Decked out in their pajamas, Bodhi, Kai, Drake and Roman colored with markers and listened to a complete stranger read aloud √Pete the Cat while their moms and dads slipped out the front door.
That the young boys didn’t know Melissa Rincon meant little; meeting new sitters is old hat when you’re between the ages of 3 and 6. But tonight, their parents had only met Rincon 15 minutes earlier when she knocked on Jodi Gallant’s door and introduced herself as the babysitter from the Internet.
In a matter of minutes, Gallant versed Rincon, 24, about acceptable snacks, bedtime tricks and procedures for operating the television remote, while Drake and Roman’s mom checked out her vibe. Feeling assured, the parents were then on their way to the SoHo Beach House.
“Good luck,” Gallant said.
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This version of date night, facilitated by your friendly online babysitter service, is becoming the norm as parents in South Florida and around the country increasingly turn to the Internet to find sitters and other child-care services. At a time when babysitting horror stories are just a Google search away, moms and dads are hiring strangers to watch their kids based on website profiles and clean record guarantees rather than hiring a friend of a friend or the high school senior from church.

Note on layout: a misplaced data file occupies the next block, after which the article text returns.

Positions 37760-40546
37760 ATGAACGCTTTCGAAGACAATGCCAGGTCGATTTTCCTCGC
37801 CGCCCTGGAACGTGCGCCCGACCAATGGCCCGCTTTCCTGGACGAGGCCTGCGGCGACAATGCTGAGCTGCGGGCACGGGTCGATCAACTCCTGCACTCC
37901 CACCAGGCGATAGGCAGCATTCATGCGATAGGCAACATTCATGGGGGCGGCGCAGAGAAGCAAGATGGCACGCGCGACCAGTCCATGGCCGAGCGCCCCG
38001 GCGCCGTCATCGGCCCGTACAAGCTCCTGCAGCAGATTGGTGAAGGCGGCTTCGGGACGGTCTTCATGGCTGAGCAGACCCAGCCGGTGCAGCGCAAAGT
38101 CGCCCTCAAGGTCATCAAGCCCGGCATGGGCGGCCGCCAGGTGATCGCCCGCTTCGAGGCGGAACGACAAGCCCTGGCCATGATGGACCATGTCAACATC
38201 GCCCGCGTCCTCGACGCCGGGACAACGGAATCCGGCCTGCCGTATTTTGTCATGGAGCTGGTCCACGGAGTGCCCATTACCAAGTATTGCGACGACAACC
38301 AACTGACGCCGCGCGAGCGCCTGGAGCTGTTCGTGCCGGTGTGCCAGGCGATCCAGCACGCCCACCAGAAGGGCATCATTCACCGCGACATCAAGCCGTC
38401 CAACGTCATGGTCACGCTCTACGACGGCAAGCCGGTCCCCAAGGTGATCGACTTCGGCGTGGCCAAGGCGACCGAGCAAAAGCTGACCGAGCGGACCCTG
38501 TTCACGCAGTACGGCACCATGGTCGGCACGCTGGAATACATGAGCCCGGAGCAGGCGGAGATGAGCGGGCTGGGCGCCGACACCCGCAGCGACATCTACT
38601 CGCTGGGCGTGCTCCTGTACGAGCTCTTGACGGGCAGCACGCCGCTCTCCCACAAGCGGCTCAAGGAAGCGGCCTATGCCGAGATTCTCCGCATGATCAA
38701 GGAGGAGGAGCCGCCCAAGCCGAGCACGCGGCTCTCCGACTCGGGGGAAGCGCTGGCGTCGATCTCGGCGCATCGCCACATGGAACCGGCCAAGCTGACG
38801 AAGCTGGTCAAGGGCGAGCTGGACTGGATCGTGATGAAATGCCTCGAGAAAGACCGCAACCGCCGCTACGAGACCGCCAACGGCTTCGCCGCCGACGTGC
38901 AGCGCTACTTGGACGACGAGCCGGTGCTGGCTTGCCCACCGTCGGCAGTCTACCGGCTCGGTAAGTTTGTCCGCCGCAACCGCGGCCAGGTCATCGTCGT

They are finding sitters in virtual marketplaces, or filling out forms online and waiting for the nanny to arrive. And for those who need to book their sitters on the go, there’s an app for that, too.
Gallant’s husband, Stuart Sheldon, calls the service “convenient” and trustworthy.
“These guys are great. I had no hesitancy at all,” he said of TLC for Kids, the Miami company that employs Rincon.
But to others, the concept is unimaginable.
“We would never go online to hire a sitter,” said Teresa Becerra, a writer whose son has autism. “Regardless if our child was special needs or not, that’s just crazy.”
There are without a doubt millions of babysitters seeking work online, and plenty of parents finding them — and good money in being the middle man.
In the United States alone, there were 61 million children 14 years and younger during the spring of 2011, according to a U.S. Census report released this month. Depending on the source, the country’s child-care market has been estimated between $47 billion and $240 billion in combined services and goods.
Venture capitalists put the online market at a couple billion, easy.
Sandy Miller, a general partner of Institutional Venture Partners, which in August helped provide $50 million in financing to a leading Internet care provider, Care.com, has called the market “a global need without demographic or geographic limitations.”